Although the number of deals fell in 2016, the value of Energy and Utilities transactions saw a healthy increase to pre-2007 levels, as the sector began to regain confidence. Indeed, 2016 may be seen as the turning point as total deal values hit their highest level for almost a decade.
“Over the past 18 months, as oil prices have decreased, the ability of companies to invest in M&A has been reduced,” says Henry Berling, Managing Director and Head of US Energy Investment Banking for KPMG Corporate Finance, KPMG in the United States. “This had a negative impact on earnings. Similarly, from a power and utilities perspective, the global slowdown in GDP growth has led to low load growth. This, coupled with a glut of gas in key markets like the United States, kept power pricing down, meaning earnings and top-line growth were low.”
Berling notes that companies were largely in ‘survival mode’ in 2015, looking internally to find savings and drive earnings growth. “But now that the worst seems to be behind us in terms of the global picture, they are looking externally for inorganic growth opportunities.”
The data seems to support this view. Deal values in the sector rose to US$753.4 billion, up from US$619.3 billion in 2015 and led by several major transactions out of the United States, which accounted for 5 of the top 10 deals.
“The United States has several big energy and power companies with large sums of capital that needed to find homes. The size of these companies tends to mean that their M&A transactions tend to be big, too,” says Berling.
The renewables market also continues to be attractive, he adds, with favorable tax legislation and subsidies that are helping to drive the development of renewables, relative to conventional energy. Wind and solar development, for example, has outpaced conventional assets.
“We expect to see a new wave of transactions in 2017 as part of a trend towards market rationalization. This will likely include a focus on infrastructure and transportation-type assets, which are seen as ‘safe havens’ at times of volatility,” says Berling.
This view is supported by data from the M&A Predictor, which forecasts forward P/E ratios, our measure of appetite, to increase by 16 percent for corporates in the Energy sector and 6 percent in the Utilities sector, up to December 2017. Energy corporates’ capacity to transact, as measured by net debt/EBITDA, is predicted to improve by 23 percent over the same period, while capacity in the Utility sector is expected to decline marginally.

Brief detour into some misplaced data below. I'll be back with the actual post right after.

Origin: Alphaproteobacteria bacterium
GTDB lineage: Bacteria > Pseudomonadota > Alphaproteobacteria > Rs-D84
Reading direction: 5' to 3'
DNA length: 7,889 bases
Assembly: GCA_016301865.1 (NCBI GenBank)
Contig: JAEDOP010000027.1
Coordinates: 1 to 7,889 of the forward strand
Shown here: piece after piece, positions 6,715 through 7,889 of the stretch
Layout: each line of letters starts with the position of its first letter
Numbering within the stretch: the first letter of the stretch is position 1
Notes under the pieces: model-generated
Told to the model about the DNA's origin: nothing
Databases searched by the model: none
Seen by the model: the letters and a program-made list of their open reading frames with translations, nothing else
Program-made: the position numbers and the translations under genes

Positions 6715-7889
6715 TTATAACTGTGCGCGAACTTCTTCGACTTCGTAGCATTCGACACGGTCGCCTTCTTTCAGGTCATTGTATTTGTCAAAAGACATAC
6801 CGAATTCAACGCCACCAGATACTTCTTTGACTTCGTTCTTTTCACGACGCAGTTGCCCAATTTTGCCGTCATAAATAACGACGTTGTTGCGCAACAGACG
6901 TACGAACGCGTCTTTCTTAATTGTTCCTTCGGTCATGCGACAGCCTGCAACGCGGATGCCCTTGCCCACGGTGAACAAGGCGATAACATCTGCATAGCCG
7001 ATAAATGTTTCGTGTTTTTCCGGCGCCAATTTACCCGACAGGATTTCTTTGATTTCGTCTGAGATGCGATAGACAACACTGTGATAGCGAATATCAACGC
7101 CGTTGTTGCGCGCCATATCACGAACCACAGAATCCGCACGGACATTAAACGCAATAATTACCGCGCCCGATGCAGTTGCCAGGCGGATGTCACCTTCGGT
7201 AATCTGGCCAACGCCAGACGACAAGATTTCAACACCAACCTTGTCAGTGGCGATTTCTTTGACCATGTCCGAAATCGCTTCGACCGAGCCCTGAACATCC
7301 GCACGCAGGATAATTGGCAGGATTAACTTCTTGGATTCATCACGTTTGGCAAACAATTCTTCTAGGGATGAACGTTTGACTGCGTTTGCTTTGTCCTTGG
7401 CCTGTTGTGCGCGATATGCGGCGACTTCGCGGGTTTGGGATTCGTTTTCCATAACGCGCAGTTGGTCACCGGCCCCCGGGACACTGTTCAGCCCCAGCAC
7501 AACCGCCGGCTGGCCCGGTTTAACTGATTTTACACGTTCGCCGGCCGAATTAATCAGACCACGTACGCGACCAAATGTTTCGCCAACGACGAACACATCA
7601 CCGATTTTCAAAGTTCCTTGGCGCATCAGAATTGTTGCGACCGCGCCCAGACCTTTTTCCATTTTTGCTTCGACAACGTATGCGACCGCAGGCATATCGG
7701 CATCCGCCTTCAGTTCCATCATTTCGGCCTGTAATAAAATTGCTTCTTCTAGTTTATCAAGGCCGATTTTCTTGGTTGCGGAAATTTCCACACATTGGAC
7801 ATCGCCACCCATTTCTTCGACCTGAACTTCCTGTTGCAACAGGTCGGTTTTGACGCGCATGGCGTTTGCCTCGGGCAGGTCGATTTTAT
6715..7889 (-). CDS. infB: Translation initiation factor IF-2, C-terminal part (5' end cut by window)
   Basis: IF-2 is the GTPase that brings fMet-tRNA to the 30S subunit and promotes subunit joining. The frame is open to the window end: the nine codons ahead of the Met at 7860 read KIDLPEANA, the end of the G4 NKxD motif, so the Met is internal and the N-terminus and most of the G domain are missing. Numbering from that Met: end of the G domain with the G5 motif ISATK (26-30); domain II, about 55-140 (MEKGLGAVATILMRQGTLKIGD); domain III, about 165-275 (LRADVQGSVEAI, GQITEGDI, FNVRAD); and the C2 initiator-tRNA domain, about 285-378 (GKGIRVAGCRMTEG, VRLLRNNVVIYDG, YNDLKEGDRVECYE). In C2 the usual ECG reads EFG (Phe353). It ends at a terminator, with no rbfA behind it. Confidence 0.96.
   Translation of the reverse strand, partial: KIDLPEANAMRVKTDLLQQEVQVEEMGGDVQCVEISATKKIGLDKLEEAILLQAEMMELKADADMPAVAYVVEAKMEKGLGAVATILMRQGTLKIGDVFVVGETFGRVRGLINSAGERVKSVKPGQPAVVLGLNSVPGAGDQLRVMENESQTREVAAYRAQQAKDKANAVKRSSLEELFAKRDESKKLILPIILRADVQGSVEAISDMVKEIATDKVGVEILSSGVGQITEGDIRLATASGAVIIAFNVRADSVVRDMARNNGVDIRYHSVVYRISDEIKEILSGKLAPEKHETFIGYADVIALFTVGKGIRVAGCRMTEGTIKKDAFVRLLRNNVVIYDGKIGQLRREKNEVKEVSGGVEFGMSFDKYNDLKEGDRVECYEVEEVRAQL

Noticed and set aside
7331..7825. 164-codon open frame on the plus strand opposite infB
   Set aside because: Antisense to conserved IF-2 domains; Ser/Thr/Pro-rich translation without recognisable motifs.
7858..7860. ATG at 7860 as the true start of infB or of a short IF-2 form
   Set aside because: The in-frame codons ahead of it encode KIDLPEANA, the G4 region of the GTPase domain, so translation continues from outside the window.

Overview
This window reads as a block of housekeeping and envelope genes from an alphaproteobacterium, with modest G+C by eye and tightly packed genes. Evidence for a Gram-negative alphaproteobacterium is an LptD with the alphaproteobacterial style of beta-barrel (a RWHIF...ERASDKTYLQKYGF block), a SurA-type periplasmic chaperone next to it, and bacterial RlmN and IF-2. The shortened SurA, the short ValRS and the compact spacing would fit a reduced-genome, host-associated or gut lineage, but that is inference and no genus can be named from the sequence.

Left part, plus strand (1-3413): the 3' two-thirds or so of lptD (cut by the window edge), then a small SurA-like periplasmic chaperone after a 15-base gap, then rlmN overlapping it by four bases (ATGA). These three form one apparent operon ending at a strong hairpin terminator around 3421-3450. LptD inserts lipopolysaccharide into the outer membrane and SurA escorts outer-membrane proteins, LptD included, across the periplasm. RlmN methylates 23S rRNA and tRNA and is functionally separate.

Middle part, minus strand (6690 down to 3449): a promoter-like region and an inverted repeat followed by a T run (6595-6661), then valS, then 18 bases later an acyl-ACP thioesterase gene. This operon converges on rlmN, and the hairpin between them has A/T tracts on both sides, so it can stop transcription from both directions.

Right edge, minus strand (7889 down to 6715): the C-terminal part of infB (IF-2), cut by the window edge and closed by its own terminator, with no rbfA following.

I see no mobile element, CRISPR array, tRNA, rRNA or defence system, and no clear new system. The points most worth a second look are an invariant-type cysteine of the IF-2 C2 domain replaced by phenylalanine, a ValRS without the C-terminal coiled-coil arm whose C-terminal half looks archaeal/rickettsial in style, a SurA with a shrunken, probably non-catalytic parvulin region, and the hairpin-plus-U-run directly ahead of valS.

2016 was quite a notable year in the Chemicals and Basic Materials sectors, with total deals reaching their highest value for 10 years. This included several blockbuster Chemicals deals exceeding US$40 billion, the most notable of which was the US$66.3 billion Bayer-Monsanto deal, following on from 2015’s headline-grabbing Dow and DuPont merger.
“The Bayer-Monsanto deal is a good example of the kind of transformational transactions we’ve seen in the Chemicals sector recently. It shows there is a huge appetite for large transactions. Strong earnings over the last 3 years and favorable funding means that a lot of companies have large war chests to invest. And with debt funding still cheap, there is strong appetite for M&A,” says Christian Specht, partner at KPMG in Germany.
Another example of the transformational deals driving M&A activity is the pending US$3.2 billion acquisition of surface treatment provider Chemetall by BASF.
“These deals are signs of the ongoing portfolio shift we are seeing in the market,” says Specht. Companies previously were looking for the ‘perfect 10,’ he adds. “Now, they are realizing that is unrealistic, so they are happy to go with an 80 or 90 percent fit instead. This is having an impact on overall levels of M&A activity, as those acquisitions are then trimmed to better fit the portfolio and non-core activities are sold off.”
The M&A prospects for the overall Basic Materials sector, which includes Chemicals, is expected to remain at a similar level next year. The M&A Predictor forecasts an increase of 3 percent in appetite for transactions, as indicated by forward P/E ratios. However, the capacity of companies to transact, measured by net debt/EBITDA, is predicted to rise by 18 percent.